If the recent direction of policy is any indication, this will not change anytime soon. Xi Jinping’s approach to sustaining the vitality of the Chinese economy is to make massive state-owned enterprises (SOEs) larger, more efficient, and more profitable. The message to small- and medium-sized business seems clear. If the government is going to protect SOEs, they mean to protect them from the competitive threat posed by smaller, more nimble players and from foreign enterprise. To be small and foreign in Xi Jinping’s economy is to be somewhere twixt a forgotten stepchild and an enemy of the State. The scope of freedom for Jews to establish our own business community seems destined to remain circumscribed.
The Institutional Roadblock
Businesses owned by Jews form the pillars of a Jewish community. Yet what forms the foundation and the crossbeams of any such community, determining its resilience, longevity, and importance, are a cluster of religious and secular institutions. Those clusters begin with one or more synagogues (usually more: we each drink our Torah in different doses). Those synagogues then give birth to schools to educate our children; publication societies to provide cultural and religious media; charities and benevolent societies to care for those of us who have fallen on hard times; protective societies to ensure we remain unmolested by society at large and federations to coordinate the varied institutions and to serve as an interface to other faiths.
China makes the creation of such institutions problematic, if not impossible. Chinese law demands government sponsorship for every civil institution and NGO, which implies the need for government involvement and approval that are anathema to a Jewish federation or charity. Establishing primary and secondary schools requires approval of and supervision by a Ministry of Education that is ambivalent – if not hostile toward – religious education. Even if this barrier is jumped, a yeshiva is all but out of the question. China retains and regularly fortifies laws keeping foreigners out of the publishing business, and a faith-based publishing house would surely subject each work to government review before it could be published, especially if it were to be published all or in part in Chinese. And as for synagogues, those that are extant in China today stay out of the government’s way because congregations are small, totally foreign, and deliberately invisible to the outside world.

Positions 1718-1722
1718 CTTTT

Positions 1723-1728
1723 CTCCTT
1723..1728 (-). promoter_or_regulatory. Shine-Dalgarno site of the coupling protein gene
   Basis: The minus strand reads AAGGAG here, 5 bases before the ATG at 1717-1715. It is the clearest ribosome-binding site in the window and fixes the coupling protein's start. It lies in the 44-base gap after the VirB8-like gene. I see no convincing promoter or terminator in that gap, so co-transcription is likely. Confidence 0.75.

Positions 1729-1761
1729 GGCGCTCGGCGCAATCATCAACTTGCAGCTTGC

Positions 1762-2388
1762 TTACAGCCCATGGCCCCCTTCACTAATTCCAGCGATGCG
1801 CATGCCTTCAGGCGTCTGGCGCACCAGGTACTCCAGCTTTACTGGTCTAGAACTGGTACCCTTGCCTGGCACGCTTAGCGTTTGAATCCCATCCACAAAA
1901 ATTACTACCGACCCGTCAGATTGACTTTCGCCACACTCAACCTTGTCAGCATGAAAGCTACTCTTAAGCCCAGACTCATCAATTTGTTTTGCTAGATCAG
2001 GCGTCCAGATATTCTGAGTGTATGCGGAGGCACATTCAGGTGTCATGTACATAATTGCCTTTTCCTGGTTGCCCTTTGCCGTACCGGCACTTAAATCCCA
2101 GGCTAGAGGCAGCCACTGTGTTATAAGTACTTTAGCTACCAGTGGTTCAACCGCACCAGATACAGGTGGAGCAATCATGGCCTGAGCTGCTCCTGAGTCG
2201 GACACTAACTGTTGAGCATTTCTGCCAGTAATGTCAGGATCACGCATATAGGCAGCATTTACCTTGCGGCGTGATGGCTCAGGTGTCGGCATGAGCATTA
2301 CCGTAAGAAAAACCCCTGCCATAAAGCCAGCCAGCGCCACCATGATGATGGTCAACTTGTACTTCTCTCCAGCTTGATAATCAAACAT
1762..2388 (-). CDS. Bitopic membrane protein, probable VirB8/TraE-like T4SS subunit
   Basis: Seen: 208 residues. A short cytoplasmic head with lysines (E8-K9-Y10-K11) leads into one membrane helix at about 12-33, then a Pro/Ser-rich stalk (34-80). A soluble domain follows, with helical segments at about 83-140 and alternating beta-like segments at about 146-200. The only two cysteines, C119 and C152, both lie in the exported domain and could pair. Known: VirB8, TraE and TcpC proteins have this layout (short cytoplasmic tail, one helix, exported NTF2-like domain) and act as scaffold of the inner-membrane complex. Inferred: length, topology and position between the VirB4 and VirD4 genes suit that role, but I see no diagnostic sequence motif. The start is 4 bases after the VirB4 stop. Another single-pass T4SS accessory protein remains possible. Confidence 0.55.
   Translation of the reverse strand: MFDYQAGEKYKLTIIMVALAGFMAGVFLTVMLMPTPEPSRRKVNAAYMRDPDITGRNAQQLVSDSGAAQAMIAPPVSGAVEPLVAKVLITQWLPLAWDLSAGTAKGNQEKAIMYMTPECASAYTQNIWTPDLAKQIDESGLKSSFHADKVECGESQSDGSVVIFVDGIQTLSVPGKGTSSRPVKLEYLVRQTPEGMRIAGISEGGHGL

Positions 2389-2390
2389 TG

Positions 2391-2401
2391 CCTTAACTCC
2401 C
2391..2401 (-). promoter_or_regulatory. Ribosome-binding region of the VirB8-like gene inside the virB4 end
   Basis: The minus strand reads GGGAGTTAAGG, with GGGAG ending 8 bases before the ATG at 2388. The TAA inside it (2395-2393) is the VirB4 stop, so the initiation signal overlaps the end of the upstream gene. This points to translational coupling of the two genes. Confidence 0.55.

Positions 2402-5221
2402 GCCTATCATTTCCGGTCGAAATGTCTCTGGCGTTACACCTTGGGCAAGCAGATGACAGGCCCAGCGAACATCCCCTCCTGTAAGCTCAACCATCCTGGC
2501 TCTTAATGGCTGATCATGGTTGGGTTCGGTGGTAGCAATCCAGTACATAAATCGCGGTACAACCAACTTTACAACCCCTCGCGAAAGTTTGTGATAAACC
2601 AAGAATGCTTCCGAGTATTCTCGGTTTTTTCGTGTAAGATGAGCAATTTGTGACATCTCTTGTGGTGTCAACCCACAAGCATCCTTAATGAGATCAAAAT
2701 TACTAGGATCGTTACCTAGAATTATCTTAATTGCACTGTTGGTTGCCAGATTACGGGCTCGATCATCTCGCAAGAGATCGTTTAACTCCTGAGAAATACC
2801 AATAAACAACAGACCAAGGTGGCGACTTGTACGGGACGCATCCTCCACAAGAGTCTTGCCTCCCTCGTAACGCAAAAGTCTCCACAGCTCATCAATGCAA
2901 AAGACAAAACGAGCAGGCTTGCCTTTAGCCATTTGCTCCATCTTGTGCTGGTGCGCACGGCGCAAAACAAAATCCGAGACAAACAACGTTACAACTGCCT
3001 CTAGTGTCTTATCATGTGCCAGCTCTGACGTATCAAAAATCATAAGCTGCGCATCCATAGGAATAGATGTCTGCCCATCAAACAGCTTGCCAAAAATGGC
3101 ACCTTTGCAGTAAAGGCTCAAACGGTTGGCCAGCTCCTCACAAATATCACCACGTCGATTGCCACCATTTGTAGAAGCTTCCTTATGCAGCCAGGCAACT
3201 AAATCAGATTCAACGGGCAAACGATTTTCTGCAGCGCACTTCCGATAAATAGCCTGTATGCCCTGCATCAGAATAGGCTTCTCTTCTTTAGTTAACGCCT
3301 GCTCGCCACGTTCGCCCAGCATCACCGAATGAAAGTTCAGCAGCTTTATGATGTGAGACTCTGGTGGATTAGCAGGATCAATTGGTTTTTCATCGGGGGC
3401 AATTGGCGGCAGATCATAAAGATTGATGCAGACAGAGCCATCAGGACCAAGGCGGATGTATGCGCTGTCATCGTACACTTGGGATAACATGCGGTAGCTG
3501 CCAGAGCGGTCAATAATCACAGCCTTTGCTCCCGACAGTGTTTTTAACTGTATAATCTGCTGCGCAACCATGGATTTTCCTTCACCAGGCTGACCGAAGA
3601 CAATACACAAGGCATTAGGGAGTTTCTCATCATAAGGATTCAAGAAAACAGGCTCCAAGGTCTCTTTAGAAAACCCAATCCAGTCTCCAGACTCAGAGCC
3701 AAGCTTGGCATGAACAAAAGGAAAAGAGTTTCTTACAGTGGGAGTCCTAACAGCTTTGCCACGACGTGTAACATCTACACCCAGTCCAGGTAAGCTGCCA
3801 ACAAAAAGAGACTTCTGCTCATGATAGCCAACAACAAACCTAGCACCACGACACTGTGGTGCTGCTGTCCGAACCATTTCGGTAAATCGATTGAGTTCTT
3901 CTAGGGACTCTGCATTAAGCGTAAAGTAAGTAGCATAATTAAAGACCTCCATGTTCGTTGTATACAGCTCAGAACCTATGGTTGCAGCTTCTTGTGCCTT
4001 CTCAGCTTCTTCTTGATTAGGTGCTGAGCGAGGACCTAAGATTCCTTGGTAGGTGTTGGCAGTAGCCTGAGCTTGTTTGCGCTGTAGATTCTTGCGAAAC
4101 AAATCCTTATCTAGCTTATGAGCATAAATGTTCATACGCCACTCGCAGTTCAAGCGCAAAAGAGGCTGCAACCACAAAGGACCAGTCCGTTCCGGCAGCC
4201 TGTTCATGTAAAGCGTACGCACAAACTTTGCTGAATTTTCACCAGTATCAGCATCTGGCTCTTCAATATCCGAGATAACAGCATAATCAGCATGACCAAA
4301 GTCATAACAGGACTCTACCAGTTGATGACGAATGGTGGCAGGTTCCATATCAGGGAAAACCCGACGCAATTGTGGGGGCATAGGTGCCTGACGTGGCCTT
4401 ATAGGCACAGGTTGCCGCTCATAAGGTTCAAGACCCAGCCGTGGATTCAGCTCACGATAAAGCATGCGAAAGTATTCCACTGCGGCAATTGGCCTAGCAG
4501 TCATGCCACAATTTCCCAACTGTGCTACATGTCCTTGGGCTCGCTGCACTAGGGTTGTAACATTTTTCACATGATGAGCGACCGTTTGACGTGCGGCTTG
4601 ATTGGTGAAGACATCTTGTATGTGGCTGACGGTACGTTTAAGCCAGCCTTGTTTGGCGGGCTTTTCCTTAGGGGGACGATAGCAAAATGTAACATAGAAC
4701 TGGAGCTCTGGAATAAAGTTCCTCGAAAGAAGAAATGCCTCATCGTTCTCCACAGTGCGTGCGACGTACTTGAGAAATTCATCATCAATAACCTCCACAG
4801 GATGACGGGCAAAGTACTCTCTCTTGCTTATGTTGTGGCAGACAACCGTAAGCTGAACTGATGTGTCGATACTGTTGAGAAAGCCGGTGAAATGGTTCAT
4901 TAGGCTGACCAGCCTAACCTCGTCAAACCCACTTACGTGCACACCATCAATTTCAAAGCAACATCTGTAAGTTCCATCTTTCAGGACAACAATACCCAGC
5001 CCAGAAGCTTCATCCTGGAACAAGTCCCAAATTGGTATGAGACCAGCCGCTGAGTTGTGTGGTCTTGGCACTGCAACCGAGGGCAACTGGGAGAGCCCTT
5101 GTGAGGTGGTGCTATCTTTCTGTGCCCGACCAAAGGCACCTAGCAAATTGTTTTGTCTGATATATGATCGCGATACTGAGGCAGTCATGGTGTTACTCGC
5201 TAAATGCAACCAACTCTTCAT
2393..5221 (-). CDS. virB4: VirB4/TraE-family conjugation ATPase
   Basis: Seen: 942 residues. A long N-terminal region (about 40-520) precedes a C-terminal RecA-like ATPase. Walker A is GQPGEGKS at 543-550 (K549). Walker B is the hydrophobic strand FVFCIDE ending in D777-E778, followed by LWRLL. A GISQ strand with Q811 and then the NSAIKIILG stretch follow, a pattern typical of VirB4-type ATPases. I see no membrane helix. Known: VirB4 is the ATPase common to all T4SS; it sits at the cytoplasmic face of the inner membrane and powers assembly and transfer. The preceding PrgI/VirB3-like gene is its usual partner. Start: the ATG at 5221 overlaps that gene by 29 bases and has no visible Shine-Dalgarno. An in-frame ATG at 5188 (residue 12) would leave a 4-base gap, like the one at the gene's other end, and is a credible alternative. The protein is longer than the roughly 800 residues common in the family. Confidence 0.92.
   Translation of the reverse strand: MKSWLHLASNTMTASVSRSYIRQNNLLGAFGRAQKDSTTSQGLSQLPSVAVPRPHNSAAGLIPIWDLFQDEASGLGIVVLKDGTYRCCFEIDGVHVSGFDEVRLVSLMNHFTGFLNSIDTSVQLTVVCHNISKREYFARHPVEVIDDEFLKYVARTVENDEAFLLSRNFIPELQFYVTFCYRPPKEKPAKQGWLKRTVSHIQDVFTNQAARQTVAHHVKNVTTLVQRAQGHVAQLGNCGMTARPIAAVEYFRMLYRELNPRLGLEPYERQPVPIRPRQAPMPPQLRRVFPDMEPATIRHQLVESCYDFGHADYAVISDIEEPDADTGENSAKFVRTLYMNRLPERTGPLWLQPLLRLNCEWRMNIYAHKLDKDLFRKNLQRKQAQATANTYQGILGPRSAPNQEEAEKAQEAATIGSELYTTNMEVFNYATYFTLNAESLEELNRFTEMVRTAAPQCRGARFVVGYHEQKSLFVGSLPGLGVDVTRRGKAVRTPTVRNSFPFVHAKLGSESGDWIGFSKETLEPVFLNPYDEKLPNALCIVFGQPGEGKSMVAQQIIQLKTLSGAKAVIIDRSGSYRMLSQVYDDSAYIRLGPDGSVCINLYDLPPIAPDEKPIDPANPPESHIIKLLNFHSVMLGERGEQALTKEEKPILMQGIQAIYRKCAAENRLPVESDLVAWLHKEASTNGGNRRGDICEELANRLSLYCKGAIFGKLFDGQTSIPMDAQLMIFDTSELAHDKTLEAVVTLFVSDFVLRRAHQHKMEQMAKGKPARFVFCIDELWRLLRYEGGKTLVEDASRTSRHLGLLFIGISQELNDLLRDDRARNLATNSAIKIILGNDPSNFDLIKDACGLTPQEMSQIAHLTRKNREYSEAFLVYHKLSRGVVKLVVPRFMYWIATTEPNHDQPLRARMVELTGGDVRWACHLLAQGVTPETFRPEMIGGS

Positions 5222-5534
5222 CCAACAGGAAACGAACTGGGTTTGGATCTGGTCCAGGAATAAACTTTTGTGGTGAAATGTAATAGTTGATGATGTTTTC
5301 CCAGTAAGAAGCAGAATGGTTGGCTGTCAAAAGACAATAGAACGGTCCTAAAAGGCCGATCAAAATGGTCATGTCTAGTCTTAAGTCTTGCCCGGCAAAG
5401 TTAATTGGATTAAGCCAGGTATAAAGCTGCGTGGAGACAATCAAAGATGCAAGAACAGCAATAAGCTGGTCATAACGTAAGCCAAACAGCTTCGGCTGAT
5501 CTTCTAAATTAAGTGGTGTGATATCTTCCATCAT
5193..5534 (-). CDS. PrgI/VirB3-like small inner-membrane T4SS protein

Creating Jewish institutions is not impossible in China. Creating adequate institutions capable of addressing the basic needs of Jews temporarily resident in China is, however, a far cry from those born of a multi-generational community of sufficient scale to rival their counterparts in pre-1933 Europe, modern Israel and the current-day United States. This will not happen in the context of a polity that bases its ethos on suspicion of religion and its existence on the imperative to control the hearts and minds of the local people.
Next week in the final part of this essay I will talk about the macro-policy challenges that bode ill for a Chinese Jewish community, and wrap up the discussion.